Most probably, you are after a subnet mask of 255.255.255.0.
A subnet mask refers to the practice of subnetting, which is, from my understanding of it, a way of dividing one network into smaller logical networks. A subnet mask is used to tell the network devices (whether it be the computer or any routers, modems, etc.) what addresses are local (belongs to this network), and what addresses are remote (belongs to that network).
So, if a computer's IP address is 192.168.1.104, and its subnet mask is 255.255.255.0, then the computer (and every other device attached to the same network) will assume that every IP on that computer's local network will be in the format 192.168.1.xxx, with xxx being the only part that would vary. Likewise, if the subnet mask is 255.255.0.0, then the computer will assume that every IP address in its local network will be in the format of 192.168.xxx.xxx.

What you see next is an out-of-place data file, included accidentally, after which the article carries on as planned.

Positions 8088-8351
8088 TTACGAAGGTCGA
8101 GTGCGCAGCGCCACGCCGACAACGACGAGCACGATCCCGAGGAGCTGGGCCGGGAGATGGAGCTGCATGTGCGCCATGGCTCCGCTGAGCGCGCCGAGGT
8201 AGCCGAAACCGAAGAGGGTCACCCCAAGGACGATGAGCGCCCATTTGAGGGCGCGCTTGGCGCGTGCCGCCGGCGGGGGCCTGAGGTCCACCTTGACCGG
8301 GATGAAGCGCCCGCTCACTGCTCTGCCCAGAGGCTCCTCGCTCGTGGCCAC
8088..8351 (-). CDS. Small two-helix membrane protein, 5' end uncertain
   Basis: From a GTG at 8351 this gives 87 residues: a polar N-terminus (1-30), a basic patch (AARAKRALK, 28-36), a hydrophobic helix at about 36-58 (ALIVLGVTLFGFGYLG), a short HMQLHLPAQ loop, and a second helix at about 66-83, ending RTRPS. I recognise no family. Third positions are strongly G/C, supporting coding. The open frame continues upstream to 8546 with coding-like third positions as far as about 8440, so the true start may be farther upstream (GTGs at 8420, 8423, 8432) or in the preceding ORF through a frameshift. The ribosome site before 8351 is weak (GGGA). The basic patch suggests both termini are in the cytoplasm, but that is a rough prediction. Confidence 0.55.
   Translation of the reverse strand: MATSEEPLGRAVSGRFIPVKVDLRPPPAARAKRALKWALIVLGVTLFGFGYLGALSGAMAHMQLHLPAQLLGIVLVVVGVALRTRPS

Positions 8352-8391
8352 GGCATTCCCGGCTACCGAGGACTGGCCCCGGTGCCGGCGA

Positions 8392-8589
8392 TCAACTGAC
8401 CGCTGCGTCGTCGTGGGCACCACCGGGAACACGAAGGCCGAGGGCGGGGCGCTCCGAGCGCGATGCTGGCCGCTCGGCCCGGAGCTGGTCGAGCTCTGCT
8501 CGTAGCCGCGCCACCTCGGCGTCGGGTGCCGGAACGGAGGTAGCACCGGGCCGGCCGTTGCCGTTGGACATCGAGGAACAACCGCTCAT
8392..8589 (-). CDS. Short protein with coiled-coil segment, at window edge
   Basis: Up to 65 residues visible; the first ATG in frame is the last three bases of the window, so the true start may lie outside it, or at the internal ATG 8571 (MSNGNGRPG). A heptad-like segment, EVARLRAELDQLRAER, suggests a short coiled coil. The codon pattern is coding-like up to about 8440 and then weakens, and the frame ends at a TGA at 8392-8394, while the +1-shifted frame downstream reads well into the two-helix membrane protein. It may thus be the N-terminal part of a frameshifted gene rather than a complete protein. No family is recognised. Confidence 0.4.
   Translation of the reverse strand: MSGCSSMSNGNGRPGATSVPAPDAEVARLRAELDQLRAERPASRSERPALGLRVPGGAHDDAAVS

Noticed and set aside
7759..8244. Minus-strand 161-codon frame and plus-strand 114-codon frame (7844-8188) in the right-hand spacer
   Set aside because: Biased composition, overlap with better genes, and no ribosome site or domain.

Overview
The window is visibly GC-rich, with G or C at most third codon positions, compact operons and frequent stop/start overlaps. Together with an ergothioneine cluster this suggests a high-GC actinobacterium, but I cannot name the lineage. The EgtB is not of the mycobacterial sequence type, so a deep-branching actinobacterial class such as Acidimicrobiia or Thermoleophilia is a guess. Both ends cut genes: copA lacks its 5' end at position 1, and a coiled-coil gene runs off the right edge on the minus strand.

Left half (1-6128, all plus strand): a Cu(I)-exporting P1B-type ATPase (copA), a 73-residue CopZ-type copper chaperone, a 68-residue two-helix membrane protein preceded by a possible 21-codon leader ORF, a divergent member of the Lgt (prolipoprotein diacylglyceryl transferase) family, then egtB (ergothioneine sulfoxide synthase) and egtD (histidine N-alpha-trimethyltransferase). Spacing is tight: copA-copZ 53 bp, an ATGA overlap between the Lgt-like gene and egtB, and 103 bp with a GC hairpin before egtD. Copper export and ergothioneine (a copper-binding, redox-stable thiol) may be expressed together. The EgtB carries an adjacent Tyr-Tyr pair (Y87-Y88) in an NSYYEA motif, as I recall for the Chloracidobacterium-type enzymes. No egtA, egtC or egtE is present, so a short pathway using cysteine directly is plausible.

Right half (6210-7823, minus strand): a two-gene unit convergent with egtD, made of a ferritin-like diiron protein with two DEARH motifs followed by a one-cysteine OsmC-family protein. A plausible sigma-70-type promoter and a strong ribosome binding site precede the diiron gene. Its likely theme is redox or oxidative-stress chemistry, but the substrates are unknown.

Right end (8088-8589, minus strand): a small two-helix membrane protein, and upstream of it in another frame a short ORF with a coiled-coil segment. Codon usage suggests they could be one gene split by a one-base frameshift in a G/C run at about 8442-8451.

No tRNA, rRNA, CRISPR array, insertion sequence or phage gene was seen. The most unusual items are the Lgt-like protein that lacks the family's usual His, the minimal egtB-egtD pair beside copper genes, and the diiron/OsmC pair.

Subnetting a network is not really useful in a home network, such as yours. It is mainly used on larger networks (with 255+ computers) to reduce unnecessary network activity. MarkM provided this in the comments:
One of the biggest advantages of subnetting in a large network is to reduce the broadcast traffic. If you have thousands of hosts on a single subnet, your switches will be choking on ARP, DHCP, and other broadcasts. In a home network usually there isn't much of a need unless you want something like a guest wireless LAN that doesn't have any routing available to your main home network.
This explanation is very rough and sketchy, so please forgive me if I have made a mistake or two.